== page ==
Convenience Store Industry Sales Hit New Highs in 2004

Gasoline profits plummet as margins fall and credit card fees escalate, but strong in-store sales and profits spur growth in 2004

CHICAGO -- A strong 17.1% growth in sales driven largely by higher gasoline prices in 2004 helped the convenience store industry set record revenues of $394.7 billion, while profits shot up 23.5% to reach $4.99 billiondespite a one-cent drop in motor fuels margins and another year of escalating credit card fees, according to data released this morning at the NACS State of the Industry Summit (SOI) in partnership with CSP.

Approximately 400 top convenience and petroleum marketing executives, suppliers and advisorsare examining the industry's operational [image-nocss] and financial performance during the three-day SOI Summit. The meeting kicked off this morning with the release of the 2005 NACS State of the Industry reportthe most comprehensive collection of firm-level, store-level and same-store-level data and trends based on the c-store industry's 2004 performance. The conference also is featuring the latest consumer insights, category metrics and analysis provided by several leading research and data organizations.

The nearly $60-billion increase in sales dollars over the $337 billion reported in 2003 was far and away the largest one-year increase in sales dollars ever reported, and that is not surprising given the 18.1% increase in the price of gasoline (from $1.55 in 2003 to $1.83 in 2004). What is impressive is that the industry also grew in-store sales by a strong 13.7% to reach $132.1 billion. Even after factoring in a 5.7% increase in the number of c-stores and an overall increase of the consumer price index of 2.7%, the c-store industry's in-store sales clearly demonstrated real growth for the second straight year.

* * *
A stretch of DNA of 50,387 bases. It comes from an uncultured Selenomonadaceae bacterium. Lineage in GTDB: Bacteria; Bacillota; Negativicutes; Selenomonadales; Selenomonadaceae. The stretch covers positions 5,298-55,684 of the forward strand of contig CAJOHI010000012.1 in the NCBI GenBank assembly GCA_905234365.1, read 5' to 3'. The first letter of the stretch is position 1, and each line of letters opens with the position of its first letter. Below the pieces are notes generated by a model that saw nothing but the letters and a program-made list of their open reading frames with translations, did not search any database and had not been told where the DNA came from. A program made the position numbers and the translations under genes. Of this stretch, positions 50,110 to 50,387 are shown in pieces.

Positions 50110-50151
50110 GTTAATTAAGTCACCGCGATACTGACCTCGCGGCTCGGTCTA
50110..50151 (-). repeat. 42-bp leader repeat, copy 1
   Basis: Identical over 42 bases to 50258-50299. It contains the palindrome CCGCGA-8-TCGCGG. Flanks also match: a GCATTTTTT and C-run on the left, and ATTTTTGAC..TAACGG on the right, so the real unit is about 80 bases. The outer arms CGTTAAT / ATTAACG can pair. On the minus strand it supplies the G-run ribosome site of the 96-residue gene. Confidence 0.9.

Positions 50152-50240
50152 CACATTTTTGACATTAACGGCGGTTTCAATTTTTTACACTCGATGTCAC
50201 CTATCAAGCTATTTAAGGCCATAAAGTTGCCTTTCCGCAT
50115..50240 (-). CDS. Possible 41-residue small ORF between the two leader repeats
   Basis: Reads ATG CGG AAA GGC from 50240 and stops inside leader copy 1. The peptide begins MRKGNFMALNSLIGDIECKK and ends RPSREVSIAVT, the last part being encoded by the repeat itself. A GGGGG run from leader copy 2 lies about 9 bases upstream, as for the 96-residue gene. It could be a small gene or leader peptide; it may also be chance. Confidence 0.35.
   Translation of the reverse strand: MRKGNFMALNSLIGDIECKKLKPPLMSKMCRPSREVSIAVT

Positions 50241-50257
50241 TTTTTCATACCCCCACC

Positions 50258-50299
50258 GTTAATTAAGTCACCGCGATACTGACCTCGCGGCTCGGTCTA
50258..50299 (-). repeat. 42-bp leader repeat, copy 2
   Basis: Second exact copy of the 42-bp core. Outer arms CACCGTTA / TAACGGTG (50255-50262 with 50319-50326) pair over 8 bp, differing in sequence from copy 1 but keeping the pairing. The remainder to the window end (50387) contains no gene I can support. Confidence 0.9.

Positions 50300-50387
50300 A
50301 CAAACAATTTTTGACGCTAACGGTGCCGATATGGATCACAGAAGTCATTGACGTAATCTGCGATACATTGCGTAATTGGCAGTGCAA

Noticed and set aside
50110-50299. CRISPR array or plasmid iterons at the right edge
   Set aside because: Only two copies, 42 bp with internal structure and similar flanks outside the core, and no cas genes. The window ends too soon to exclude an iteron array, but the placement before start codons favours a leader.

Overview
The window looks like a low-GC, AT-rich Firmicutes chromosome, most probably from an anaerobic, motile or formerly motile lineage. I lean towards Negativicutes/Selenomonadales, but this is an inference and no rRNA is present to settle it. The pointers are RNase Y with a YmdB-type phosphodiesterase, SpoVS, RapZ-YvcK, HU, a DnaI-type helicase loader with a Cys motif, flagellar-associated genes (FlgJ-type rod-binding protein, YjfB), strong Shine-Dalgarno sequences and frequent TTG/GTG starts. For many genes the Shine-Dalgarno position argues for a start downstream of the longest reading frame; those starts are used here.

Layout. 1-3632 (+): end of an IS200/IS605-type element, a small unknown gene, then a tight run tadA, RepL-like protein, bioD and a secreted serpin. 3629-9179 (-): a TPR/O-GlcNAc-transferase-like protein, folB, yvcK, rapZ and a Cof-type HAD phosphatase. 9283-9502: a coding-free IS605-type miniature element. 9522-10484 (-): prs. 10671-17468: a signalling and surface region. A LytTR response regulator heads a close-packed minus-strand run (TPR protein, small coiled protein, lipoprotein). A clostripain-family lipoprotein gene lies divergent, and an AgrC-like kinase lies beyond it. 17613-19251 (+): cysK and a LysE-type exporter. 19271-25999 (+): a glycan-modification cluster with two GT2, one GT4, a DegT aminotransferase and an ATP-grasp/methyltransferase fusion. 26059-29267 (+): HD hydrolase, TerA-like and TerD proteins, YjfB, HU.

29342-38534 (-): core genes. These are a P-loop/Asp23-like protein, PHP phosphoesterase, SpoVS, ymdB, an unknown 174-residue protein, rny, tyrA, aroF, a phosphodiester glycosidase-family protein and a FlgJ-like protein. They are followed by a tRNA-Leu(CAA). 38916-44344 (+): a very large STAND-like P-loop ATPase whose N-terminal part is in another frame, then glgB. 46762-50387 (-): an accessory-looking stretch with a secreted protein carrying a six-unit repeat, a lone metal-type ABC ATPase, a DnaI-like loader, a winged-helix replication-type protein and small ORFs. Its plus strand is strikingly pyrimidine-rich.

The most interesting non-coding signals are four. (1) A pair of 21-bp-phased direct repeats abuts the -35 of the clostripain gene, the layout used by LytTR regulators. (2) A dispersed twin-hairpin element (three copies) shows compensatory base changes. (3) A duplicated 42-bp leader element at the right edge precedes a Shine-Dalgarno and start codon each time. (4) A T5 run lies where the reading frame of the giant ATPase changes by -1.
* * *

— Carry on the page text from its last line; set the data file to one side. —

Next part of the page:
Meanwhile, the industry's 23.5% increase in pretax profits marked the second straight year of strong gains following three years of declines. These gains were driven by in-store profits. While motor fuels sales in 2004 accounted for two-thirds of sales dollars in 2004, motor fuels accounted for just over one third of stores' gross margin dollars38.5%. For 2004, pretax profits per store increased to $36,100.

Motor Fuels Sales Continue to Dominate Overall Revenues

The industry's motor fuels sales jumped 18.9% to reach $262.6 billion, 66.5% of total industry sales in 2004. While customers continue to purchase the vast majority of their fuel at convenience stores, which sell an estimated three-quarters of all the fuel purchased in the United States, there are substantial shifts in how that fuel is boughtand sold. As motor fuels prices rose to record levels in 2004 (which have since been surpassed by those in 2005), customers continued the trend of trading down octane levels. Sales of regular-grade fuel accounted for more than four of every five gallons (81.4%) of gasoline sold at c-stores, and 76.1% of all motor fuels sales when factoring diesel fuel and other fuelsup from 71% in 2003. Premium sales dropped from 8.5% of total fuel sales in 2003 to 7.2% in 2004, while midgrade dropped from 10.9% in 2003 to 10.2% in 2004.

Meanwhile, the percentage of large-volume motor fuels retailers continued to grow in 2004. More than one of three (34.4%) of all stores sold 125,000 gallons or more a month in 2004, up from the 24.9% that did in 2003. Every other segment lower than that saw declines in percentages.

The real news in motor fuels in 2004, however, was the sharp drop in motor fuels gross margins, which plummeted nearly one cent13.70 in 2003 to 12.71 in 2004. Taking into account the cost of credit card fees and gasoline theft, gross margins on motor fuels dropped even morefrom an estimated 11.84 cents per gallon in 2003 to 10.46 cents per gallon in 2004. Looking at margins on a percentage basis, overall motor fuels margins dropped from 8.8% in 2003 to 7.2% in 2004their lowest level since 1984.